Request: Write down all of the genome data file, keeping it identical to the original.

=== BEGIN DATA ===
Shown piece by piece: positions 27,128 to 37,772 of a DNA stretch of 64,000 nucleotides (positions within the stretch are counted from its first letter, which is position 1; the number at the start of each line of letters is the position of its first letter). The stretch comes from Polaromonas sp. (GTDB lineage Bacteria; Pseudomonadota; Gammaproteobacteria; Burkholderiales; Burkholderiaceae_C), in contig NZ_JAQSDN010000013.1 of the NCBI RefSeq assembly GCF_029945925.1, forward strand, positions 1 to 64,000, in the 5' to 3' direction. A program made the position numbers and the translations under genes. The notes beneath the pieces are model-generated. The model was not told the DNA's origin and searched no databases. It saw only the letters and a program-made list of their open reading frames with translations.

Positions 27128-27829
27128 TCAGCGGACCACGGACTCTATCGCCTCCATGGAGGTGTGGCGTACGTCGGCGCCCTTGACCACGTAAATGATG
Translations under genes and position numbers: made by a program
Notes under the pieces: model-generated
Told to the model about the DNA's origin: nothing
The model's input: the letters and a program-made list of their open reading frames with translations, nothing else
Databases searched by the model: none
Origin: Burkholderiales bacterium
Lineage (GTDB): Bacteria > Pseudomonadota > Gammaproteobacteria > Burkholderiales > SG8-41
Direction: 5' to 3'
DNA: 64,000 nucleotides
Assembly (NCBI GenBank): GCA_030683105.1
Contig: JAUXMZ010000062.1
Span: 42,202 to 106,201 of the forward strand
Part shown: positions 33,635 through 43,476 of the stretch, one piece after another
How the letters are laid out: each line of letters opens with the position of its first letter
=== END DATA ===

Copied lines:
Shown piece by piece: positions 27,128 to 37,772 of a DNA stretch of 64,000 nucleotides (positions within the stretch are counted from its first letter, which is position 1; the number at the start of each line of letters is the position of its first letter). The stretch comes from Polaromonas sp. (GTDB lineage Bacteria; Pseudomonadota; Gammaproteobacteria; Burkholderiales; Burkholderiaceae_C), in contig NZ_JAQSDN010000013.1 of the NCBI RefSeq assembly GCF_029945925.1, forward strand, positions 1 to 64,000, in the 5' to 3' direction. A program made the position numbers and the translations under genes. The notes beneath the pieces are model-generated. The model was not told the DNA's origin and searched no databases. It saw only the letters and a program-made list of their open reading frames with translations.

Positions 27128-27829
27128 TCAGCGGACCACGGACTCTATCGCCTCCATGGAGGTGTGGCGTACGTCGGCGCCCTTGACCACGTAAATGATG
Translations under genes and position numbers: made by a program
Notes under the pieces: model-generated
Told to the model about the DNA's origin: nothing
The model's input: the letters and a program-made list of their open reading frames with translations, nothing else
Databases searched by the model: none
Origin: Burkholderiales bacterium
Lineage (GTDB): Bacteria > Pseudomonadota > Gammaproteobacteria > Burkholderiales > SG8-41
Direction: 5' to 3'
DNA: 64,000 nucleotides
Assembly (NCBI GenBank): GCA_030683105.1
Contig: JAUXMZ010000062.1
Span: 42,202 to 106,201 of the forward strand
Part shown: positions 33,635 through 43,476 of the stretch, one piece after another
How the letters are laid out: each line of letters opens with the position of its first letter